To work as a psychologist in the UK you need an accredited qualification. If you didn't study the subject at undergraduate level, your best option is a psychology conversion course
These intensive courses, lasting up to one year full time, bring you to the same point in the pathway towards becoming a psychologist as those who studied an approved undergraduate psychology degree.
'Conversion courses give non-psychology graduates an opportunity to gain a broad knowledge of core psychological topics and can enable access to further postgraduate training. Successful completion of a conversion course also enables you to join the British Psychological Society (BPS) as a Graduate member,' explains Andrew Christer, membership and customer services team leader at the BPS.
Why consider a psychology conversion course?
One of the key steps on the way to becoming a psychologist is to gain Graduate Basis for Chartered Membership (GBC) of the BPS. This ensures that you have the right level of understanding to move on to the next stage of training.
You'll already have GBC membership if you studied an undergraduate psychology degree that was accredited by the BPS. Take a look at psychologist job profiles to learn more about your qualification route.
However, if you studied a non-accredited psychology degree, or another subject entirely - but still want to progress in this field - then you'll need to attain GBC by taking a psychology conversion course.
'An accredited conversion course can be your stating point to a career in psychology. This may be towards training and qualification as a chartered psychologist, or to provide a better understanding of the human brain for use in other roles either psychological or elsewhere,' says Andrew.
You should only do one of these courses if you're sure you want to be a psychologist.
How do I choose a programme?
There are different types of psychology conversion course available:
- MSc Psychology - a full Masters degree, taking one year to complete. You'll typically need a good degree (2:2 or above) in any subject to be eligible. As well as exams and coursework, you'll be assessed on a personal project or dissertation. Most psychology conversion courses are in the MSc format.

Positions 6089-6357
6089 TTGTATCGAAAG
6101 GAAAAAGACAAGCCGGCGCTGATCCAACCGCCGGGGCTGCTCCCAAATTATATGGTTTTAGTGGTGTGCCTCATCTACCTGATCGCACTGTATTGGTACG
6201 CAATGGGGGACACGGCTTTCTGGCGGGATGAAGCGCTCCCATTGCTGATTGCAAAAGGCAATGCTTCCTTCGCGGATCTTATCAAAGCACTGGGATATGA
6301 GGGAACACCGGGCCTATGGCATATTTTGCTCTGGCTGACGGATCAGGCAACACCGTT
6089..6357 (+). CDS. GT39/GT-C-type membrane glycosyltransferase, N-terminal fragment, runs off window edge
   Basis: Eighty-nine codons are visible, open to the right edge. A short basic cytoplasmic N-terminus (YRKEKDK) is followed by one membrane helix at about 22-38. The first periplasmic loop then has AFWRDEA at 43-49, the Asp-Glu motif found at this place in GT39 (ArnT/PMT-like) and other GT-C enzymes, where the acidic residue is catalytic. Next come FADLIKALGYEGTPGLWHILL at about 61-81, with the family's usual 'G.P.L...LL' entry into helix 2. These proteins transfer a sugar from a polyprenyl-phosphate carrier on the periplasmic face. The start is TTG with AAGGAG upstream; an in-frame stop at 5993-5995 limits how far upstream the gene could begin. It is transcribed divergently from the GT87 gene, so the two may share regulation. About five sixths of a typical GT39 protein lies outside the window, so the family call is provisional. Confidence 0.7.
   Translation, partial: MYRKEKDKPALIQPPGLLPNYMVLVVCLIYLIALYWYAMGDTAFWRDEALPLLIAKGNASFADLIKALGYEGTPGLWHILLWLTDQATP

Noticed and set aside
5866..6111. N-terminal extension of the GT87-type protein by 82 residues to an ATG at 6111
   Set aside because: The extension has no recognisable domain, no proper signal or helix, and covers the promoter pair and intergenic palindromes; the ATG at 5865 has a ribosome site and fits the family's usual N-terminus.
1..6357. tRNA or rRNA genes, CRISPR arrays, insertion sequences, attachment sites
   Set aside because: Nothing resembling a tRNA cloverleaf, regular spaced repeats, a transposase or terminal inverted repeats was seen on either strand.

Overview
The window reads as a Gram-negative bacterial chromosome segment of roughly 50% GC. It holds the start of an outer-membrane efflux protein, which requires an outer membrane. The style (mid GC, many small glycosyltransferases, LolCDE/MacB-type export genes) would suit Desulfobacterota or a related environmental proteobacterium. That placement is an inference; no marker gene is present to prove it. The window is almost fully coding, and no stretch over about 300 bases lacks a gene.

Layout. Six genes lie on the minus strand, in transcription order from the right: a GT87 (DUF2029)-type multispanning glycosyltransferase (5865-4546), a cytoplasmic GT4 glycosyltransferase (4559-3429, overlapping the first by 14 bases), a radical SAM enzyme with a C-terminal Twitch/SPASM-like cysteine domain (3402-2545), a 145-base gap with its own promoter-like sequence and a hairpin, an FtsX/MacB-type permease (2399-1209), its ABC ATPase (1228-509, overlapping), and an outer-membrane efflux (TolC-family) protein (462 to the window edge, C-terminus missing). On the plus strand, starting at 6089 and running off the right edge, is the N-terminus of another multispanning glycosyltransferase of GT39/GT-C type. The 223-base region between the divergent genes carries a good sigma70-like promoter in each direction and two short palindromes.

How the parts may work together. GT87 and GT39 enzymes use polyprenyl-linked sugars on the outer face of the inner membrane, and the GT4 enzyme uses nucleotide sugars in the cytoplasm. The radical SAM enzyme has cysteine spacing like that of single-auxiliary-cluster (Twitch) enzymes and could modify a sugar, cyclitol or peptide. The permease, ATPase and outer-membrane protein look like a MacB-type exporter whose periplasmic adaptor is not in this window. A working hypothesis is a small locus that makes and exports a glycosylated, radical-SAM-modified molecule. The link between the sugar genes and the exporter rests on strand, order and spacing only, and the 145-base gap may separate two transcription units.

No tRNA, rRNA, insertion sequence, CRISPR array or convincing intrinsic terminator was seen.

- Postgraduate diploma (PGDip) or graduate diploma in psychology - these are shorter courses, involving nine months of full-time study. PGDips involve less independent research than Masters degrees. The entry requirements usually include having a certain number of psychology credits from previous study.
Always check university websites to find the most up-to-date entry criteria for your chosen course. You can find psychology conversion courses at universities throughout the UK, and many programmes are available in part-time or online learning formats.
Most conversion courses are general and will have a title such as MSc Psychology or PGDip Psychology, as their purpose is to provide the core subject knowledge that BPS accreditation requires.
A small number allow you to specialise at this stage, for example in educational psychology, developmental psychology or business.
One thing to consider as you make your decision is that in England, postgraduate loans are available for Masters courses - but not for PGDips or graduate diplomas. Learn more about funding for postgraduate study.
An MSc conversion course will usually cost somewhere between £6,000 and £10,000 in tuition fees, while diplomas are less expensive.
Where will my qualification lead?
Once you've achieved GBC through your accredited degree or conversion course, you're ready to make the next step towards becoming a psychologist.
In many cases this will be Doctorate-level training approved by the Health and Care Professions Council (HCPC), the body that all psychologists must be registered with in order to practise professionally.
For further details of exactly which path to take, visit the job profile that most closely matches your career ambitions:
- Clinical psychologist
- Counselling psychologist
- Educational psychologist
- Forensic psychologist
- Health psychologist
- Occupational psychologist
- Sport and exercise psychologist
Finally, Andrew has this advice, 'Keep an open mind, try voluntary work, if you're able, to experience different types of psychology and don't be put off if you don't get that job or place on a course immediately.'